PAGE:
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Synthetic Collective Unmanned Underwater Laboratory (SCUUL)


Principal Investigator

D.A. Paley


Department of Defense, Test Resource Management Center, Test and Evaluation/Science and Technology Program


Autonomous robots, underwater vehicles, bio-inspired control, collective behavior


Unmanned Underwater Vehicles (UUVs) provide a robust, autonomous platform for a wide array of sensing applications in the undersea and sea surface domains. For example, underwater gliders (a low-speed, high-endurance UUV) collect temperature, salinity, and current data critical to sonar performance prediction for Navy Anti-submarine Warfare. UUV environment assessments also improve the efficacy of Air Force-led Search and Rescue. High-speed UUVs conduct high-accuracy and high-resolution sonar surveys in support of Mine Warfare. In these and other applications, cooperative behavior of multiple UUVs elevates collective performance through intelligent, adaptive allocation of sensing, navigation, and communication resources. The implementation of cooperative behavior in a UUV fleet faces unique challenges presented by the dynamic ocean environment, including strong and variable ocean currents and surface winds, spatially-limited and time-varying communication, and remote and/or harsh operating conditions. These challenges, combined with the cost of conducting field trials, have limited the opportunities to validate cooperative algorithms in an operational setting. The proposed technology development seeks to address test and evaluation gaps in this area by using model-based simulation and prototype testing to evaluate cooperative UUV performance in a dynamic underwater environment. The Synthetic Collective Unmanned Underwater Laboratory (SCUUL) is a modeling, simulation, and prototyped framework for cooperative UUV behavior.


Apply research in collective motion and cooperative behavior: We apply dynamical systems theory to design reduced-order models of cooperative UUV navigation, sampling, performance, and control. UUV technologies include operations in remote, inaccessible, and dynamic environments; autonomous trajectory generation, tracking, and coordination; and adaptive, intelligent cooperative sampling. Project activities address specific test and evaluation needs including modeling of cooperative UUV navigation in high currents and surface winds; modeling the impact of communication limitations on cooperative UUV sampling; and developing measures of performance and effectiveness for cooperative UUV sampling. During this project, we will integrate an underwater motion-capture system with a multi-vehicle testbed. The motion-capture system provides a sensing capability critical to UUV performance assessment.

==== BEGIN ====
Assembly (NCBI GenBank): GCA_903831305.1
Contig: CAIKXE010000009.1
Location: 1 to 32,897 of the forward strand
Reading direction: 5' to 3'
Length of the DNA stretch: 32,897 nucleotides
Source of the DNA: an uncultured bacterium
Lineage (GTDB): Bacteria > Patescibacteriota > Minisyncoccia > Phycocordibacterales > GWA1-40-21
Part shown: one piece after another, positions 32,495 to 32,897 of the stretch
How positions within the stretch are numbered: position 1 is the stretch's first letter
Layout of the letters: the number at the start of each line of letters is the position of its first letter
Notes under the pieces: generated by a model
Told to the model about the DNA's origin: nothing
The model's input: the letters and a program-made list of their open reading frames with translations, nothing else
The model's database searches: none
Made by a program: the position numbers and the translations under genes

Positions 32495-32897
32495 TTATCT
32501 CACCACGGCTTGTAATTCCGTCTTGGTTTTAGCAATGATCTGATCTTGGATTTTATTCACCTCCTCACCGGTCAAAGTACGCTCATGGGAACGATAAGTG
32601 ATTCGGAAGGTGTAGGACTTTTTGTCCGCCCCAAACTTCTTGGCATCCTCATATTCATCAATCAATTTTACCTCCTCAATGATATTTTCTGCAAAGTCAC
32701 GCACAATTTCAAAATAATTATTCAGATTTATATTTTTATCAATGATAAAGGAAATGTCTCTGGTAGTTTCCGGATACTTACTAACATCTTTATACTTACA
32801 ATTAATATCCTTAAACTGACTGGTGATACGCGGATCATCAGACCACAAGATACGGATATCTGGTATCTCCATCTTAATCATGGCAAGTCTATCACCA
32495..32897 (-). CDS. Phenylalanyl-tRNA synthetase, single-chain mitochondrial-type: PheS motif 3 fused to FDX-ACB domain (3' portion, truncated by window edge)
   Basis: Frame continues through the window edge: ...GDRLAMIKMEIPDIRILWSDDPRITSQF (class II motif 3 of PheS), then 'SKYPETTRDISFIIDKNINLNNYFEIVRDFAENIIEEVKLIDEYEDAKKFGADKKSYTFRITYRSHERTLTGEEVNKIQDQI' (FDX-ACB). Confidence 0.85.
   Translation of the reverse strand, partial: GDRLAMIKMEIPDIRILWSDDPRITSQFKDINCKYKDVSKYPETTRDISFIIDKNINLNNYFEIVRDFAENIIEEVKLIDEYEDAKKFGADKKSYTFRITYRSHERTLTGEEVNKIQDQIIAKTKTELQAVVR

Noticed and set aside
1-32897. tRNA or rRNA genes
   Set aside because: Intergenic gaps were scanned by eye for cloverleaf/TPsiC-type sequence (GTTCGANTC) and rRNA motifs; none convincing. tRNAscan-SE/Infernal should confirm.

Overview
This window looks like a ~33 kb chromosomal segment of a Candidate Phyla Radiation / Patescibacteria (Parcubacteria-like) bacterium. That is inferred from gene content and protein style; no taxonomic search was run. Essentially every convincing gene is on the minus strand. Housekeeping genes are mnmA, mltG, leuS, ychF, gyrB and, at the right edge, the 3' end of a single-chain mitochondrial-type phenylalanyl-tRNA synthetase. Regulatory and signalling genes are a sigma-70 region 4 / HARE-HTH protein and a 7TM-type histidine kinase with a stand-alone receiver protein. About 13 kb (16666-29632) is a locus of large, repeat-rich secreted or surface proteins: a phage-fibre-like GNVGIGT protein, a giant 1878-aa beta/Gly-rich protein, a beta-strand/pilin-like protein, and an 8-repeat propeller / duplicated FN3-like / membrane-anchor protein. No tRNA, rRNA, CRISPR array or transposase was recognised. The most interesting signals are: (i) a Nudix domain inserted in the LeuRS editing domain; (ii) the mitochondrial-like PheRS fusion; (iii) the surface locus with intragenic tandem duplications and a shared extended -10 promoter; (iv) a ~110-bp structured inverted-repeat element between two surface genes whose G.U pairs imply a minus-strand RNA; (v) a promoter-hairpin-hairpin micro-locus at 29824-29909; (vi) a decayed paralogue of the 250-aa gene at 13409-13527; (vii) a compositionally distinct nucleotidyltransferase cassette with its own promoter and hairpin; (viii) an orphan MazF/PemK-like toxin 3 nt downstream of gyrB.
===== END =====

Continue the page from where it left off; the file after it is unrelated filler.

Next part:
Overview of Project

  1. Development of a reduced-order modeling and control framework for cooperative UUV navigation and environmental sampling
  2. Numerical simulation of closed-loop performance of UUV motion coordination algorithm in a dynamic environment
  3. Creation of multi-vehicle micro-UUV testbed with integrated motion-capture tracking system for motion coordination test and evaluation


For additional information please contact:
Dr. Derek A. Paley
Department of Aerospace Engineering
3150 Martin Hall
University of Maryland
College Park, MD-20742
Phone: 301-405-5757


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